There appears to be more trouble in store for instant messaging platform WhatsApp, which has been struggling to get its payments service off the ground in India.
Infibeam Avenues, the listed parent of e-commerce company Infibeam, has made a formal complaint to the country’s IT minister and capital markets regulator alleging that a rumour circulated on Facebook-owned WhatsApp was responsible for sending the company’s share price into freefall last week.
Infibeam shares were trading at Rs 180.35 apiece when the opening bell rang on Friday. It sharply declined as the day progressed before closing at Rs 57.90 on the NSE, more than 70% lower than the previous close.
A WhatsApp message was believed to be the trigger for the slide. Reportedly attributed to brokerage firm Equirus Securities, the message had alleged lapses in Infibeam’s corporate governance and accounting policies.
It claimed that Infibeam had lent money to one of its subsidiaries with negative net assets and further stated that the Ahmedabad-based company had classified its co-founder as a non-promoter.
Infibeam had issued clarifications on both counts in a bid to restore calm. Equirus separately denied its involvement.
The stock staged a slight recovery on Monday and closed the day at Rs 65.85, up 12.66% from Fridays close.
According to a report in The Economic Times, Infibeam officials met IT minister Ravi Shankar Prasad on Sunday to discuss the fallout.
“I wish to draw your kind attention that the country has been reeling under the rumours and misinformation which have been spread via WhatsApp platform across the country and there are enough recorded incidence to prove that how WhatsApp rumours has been disturbing our country’s social fabric and impacting as well as have created challenges for law & order situation in last few years,” Infibeam chief executive Vishal Mehta was quoted as stating in a letter to the ministry.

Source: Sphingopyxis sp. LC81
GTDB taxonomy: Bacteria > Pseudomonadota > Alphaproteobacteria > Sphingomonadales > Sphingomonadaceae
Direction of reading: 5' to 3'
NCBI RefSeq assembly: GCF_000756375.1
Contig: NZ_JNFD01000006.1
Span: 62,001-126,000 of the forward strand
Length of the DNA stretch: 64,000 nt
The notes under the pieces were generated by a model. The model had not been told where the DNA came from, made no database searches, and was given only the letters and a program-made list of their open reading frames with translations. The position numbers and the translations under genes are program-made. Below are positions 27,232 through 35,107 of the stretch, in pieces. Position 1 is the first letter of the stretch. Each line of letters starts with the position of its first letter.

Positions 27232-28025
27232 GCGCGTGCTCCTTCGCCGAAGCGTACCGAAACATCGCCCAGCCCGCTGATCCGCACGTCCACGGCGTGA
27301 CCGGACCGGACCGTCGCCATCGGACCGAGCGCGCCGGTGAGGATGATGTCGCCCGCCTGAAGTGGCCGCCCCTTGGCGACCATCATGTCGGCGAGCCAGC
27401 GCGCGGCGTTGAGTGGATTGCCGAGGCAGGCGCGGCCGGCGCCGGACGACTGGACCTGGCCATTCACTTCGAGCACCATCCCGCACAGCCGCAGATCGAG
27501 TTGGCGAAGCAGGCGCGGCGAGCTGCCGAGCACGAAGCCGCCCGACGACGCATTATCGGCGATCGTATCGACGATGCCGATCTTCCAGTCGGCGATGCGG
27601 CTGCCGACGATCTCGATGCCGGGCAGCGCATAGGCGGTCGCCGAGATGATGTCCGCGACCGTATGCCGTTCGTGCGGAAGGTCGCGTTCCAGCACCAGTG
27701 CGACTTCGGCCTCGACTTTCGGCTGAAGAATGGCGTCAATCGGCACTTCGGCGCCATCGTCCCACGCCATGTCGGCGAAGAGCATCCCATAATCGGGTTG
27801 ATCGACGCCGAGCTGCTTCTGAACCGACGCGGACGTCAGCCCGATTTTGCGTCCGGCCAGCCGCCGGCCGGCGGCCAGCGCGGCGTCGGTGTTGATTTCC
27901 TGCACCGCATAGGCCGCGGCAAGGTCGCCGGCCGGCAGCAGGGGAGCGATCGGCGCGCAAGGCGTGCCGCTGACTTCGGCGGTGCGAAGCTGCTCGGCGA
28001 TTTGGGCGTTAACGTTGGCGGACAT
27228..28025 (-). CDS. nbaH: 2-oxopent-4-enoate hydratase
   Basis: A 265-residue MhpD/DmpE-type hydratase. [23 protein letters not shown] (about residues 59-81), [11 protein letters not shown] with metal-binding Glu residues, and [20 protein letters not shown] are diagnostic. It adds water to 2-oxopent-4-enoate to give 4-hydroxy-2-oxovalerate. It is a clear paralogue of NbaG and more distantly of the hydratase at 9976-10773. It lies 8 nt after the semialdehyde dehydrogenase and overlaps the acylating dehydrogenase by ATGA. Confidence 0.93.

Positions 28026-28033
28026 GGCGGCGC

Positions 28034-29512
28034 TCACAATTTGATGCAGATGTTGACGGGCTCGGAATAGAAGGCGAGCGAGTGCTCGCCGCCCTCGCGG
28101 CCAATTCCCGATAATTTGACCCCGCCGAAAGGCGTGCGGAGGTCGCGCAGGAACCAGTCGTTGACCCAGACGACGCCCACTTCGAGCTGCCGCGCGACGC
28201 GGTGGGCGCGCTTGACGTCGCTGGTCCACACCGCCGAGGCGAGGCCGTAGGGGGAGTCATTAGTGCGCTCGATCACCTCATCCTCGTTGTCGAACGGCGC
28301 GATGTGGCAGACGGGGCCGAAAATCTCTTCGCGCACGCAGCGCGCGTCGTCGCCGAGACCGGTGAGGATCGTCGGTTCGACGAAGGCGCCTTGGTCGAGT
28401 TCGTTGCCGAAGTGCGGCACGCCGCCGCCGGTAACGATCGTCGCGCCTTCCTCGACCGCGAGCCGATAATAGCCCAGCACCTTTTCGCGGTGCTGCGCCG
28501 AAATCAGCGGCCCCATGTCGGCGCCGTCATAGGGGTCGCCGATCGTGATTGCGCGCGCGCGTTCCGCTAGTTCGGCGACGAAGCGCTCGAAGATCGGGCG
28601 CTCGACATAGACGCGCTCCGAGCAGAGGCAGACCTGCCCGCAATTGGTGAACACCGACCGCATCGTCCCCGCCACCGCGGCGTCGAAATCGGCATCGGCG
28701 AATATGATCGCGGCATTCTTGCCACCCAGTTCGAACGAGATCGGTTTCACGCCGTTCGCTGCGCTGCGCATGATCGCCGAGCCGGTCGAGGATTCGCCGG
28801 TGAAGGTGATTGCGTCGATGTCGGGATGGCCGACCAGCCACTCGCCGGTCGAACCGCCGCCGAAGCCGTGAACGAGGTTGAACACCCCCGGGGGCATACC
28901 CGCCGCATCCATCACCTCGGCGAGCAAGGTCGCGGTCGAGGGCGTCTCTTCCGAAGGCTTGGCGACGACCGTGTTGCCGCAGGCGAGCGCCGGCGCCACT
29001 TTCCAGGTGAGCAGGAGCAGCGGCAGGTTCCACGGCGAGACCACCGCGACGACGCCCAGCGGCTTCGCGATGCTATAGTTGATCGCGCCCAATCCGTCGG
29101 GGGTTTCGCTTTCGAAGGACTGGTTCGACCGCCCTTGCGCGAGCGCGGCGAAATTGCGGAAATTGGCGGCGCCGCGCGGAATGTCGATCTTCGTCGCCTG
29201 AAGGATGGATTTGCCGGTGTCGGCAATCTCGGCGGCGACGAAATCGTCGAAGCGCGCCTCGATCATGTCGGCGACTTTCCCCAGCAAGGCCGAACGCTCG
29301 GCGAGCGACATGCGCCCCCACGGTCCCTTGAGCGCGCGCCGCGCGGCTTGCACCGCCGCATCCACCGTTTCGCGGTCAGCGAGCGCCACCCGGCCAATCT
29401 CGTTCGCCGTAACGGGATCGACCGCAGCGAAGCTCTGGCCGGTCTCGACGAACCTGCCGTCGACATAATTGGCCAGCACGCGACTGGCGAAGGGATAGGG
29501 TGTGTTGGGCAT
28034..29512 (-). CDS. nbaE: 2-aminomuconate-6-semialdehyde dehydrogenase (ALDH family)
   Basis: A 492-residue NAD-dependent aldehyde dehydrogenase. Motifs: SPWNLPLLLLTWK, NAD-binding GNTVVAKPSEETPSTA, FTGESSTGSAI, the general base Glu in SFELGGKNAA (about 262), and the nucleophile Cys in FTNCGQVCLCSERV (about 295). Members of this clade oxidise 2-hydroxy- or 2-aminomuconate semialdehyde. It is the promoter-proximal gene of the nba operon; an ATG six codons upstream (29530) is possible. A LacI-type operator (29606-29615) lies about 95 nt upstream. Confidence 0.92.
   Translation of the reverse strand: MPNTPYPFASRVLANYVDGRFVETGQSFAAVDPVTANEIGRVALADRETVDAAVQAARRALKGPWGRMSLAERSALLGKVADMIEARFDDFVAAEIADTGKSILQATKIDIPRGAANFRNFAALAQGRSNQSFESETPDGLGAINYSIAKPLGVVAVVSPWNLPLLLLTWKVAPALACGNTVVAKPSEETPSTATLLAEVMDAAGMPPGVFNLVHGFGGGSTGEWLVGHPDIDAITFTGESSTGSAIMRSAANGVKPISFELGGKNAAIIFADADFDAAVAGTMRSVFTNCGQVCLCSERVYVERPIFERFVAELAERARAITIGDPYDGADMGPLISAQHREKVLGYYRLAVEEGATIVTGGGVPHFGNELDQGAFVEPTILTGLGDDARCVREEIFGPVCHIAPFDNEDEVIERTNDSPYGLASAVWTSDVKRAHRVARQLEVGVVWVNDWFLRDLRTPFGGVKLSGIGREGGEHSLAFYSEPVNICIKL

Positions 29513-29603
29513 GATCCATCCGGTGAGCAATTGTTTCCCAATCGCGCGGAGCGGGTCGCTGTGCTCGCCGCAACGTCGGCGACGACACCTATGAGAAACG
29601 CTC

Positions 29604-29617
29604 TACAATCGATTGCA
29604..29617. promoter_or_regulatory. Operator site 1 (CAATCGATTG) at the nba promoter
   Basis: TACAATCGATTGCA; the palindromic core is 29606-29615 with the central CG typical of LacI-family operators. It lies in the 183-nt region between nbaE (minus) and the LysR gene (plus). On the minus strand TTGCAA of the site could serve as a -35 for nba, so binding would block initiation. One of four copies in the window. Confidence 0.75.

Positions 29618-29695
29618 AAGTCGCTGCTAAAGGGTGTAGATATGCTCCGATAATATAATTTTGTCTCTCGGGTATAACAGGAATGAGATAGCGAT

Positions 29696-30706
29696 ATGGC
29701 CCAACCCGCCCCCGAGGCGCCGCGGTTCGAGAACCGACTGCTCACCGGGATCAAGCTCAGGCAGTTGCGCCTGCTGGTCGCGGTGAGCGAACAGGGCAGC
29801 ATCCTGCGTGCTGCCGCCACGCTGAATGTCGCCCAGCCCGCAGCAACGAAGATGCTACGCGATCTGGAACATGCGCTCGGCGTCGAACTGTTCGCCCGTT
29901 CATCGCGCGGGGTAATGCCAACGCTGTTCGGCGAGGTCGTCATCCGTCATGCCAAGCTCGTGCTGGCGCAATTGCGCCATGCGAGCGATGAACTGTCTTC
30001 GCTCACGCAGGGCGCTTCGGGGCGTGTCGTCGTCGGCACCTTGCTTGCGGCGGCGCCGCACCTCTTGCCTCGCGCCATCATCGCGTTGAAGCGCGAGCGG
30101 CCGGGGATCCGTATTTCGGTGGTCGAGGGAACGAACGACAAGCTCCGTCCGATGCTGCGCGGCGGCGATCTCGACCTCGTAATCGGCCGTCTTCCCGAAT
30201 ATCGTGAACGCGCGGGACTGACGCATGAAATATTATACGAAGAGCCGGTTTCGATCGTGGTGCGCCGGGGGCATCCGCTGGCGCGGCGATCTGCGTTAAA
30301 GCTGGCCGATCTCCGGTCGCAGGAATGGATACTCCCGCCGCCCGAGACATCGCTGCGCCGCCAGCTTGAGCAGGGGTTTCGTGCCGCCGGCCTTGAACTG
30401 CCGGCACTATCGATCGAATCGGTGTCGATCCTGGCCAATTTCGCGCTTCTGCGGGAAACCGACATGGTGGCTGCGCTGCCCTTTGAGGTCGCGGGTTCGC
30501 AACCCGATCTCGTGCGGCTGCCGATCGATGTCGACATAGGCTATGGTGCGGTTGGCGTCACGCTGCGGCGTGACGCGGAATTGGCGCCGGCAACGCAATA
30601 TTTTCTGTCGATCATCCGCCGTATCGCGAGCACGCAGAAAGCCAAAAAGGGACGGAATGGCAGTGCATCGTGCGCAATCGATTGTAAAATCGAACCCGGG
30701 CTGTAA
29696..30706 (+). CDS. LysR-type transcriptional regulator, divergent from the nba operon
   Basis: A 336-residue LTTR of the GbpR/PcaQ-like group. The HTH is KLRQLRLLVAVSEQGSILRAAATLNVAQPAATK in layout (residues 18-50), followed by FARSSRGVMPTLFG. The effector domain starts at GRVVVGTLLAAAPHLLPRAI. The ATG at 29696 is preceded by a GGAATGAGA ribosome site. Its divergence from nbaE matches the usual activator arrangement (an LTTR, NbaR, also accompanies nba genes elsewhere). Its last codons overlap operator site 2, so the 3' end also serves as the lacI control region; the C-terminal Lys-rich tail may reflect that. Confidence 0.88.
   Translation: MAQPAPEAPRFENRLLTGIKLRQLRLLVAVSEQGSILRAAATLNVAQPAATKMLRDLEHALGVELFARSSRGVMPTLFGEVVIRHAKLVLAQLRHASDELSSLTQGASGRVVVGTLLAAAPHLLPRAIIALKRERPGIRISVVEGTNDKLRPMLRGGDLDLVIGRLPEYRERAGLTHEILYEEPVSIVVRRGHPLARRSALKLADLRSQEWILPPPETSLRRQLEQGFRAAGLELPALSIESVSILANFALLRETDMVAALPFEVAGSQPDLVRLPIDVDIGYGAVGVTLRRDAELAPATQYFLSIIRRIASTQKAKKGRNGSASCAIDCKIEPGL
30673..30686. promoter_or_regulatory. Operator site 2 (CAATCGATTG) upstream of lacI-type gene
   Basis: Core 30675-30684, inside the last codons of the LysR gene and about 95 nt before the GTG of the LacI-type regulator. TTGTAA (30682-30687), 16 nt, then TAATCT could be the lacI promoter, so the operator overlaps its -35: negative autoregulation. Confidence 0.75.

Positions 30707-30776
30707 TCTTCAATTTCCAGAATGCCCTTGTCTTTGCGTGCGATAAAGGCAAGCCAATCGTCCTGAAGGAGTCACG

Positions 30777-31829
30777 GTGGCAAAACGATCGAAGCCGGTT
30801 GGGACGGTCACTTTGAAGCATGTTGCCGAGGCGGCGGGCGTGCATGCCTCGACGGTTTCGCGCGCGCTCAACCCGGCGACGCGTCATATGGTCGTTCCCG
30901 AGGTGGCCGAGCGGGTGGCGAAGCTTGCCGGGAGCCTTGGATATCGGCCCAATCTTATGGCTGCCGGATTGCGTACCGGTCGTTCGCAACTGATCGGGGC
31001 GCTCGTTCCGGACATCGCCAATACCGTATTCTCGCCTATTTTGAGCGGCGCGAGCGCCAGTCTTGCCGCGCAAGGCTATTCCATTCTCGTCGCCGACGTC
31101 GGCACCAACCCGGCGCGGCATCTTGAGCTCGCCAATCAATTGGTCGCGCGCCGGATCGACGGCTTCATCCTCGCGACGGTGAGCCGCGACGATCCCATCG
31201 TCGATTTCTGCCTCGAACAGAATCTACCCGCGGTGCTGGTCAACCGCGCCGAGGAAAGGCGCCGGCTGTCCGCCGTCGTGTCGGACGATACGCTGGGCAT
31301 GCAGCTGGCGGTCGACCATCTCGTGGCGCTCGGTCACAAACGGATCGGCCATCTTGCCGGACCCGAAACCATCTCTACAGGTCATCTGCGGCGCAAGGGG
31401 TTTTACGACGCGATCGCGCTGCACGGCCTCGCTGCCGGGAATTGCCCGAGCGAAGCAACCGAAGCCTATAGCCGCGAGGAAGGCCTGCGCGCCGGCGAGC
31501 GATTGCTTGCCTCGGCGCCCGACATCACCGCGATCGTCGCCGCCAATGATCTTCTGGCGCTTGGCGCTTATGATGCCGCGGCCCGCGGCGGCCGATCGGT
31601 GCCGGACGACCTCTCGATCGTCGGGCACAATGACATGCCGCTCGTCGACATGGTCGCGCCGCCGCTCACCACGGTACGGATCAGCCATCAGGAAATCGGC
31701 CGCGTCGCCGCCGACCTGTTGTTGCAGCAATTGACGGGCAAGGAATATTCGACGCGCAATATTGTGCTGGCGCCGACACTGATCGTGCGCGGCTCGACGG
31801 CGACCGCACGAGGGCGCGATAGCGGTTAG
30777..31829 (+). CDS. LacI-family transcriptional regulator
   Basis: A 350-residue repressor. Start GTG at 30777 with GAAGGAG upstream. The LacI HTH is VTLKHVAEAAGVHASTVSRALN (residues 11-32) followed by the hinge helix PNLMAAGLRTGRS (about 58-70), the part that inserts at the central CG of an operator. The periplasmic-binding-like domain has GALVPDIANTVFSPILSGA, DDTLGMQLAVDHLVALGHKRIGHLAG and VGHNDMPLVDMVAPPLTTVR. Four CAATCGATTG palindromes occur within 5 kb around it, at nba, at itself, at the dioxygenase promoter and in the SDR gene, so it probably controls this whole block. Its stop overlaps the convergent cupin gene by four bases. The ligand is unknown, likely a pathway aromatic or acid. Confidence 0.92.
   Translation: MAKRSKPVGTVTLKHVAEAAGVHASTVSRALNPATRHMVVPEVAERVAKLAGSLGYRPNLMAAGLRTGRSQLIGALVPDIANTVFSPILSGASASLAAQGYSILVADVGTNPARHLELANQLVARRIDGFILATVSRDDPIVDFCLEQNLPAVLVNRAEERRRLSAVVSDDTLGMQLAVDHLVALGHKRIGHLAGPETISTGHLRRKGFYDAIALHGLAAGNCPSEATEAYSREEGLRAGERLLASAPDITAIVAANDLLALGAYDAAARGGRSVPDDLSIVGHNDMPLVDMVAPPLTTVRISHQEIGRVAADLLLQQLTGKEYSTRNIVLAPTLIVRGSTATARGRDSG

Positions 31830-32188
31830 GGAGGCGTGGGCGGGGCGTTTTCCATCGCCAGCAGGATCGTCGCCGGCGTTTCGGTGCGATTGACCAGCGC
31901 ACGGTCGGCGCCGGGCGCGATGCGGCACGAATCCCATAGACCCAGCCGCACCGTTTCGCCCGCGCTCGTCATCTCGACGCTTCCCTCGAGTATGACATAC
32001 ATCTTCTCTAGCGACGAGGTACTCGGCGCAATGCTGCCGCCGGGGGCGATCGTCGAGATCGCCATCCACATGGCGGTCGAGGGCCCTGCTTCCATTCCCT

“I and my entire company team have worked very hard with integrity in past several years. But some unknown person/institution/ Group using the WhatsApp platform have attempted to tarnish my company, which has adversely impacted small retail investors of my Company, who have paid a heavy price in terms of erosion of share price,” he added.
The company also marked the letter to the Securities and Exchange Board of India (SEBI), asking the regulator to take necessary action.
Email queries sent to WhatsApp did not elicit a response till the time of publishing this report.
The controversy represents another setback for WhatsApp, which has already been under pressure from the government over the spread of fake news, among other issues.
Following a spate of mob lynching incidents triggered by rumours circulated on WhatsApp, IT minister Prasad had met the instant messenger’s chief executive Chris Daniels in August and asked him to take several remedial measures.
These included appointing a grievance officer to check lewd messages and inflammatory content. WhatsApp, which has more than 200 million users in India, made this appointment last week while also complying with earlier requests to publish advertisements to spread awareness.
The government had also asked WhatsApp to ensure traceability of messages being circulated at a mass level in an area at a particular time. It has since made a couple of tweaks on this platform in this regard.
Earlier, the fallout of the Cambridge Analytica imbroglio involving Facebook had delayed the rollout of WhatsApp’s payment service over data privacy concerns.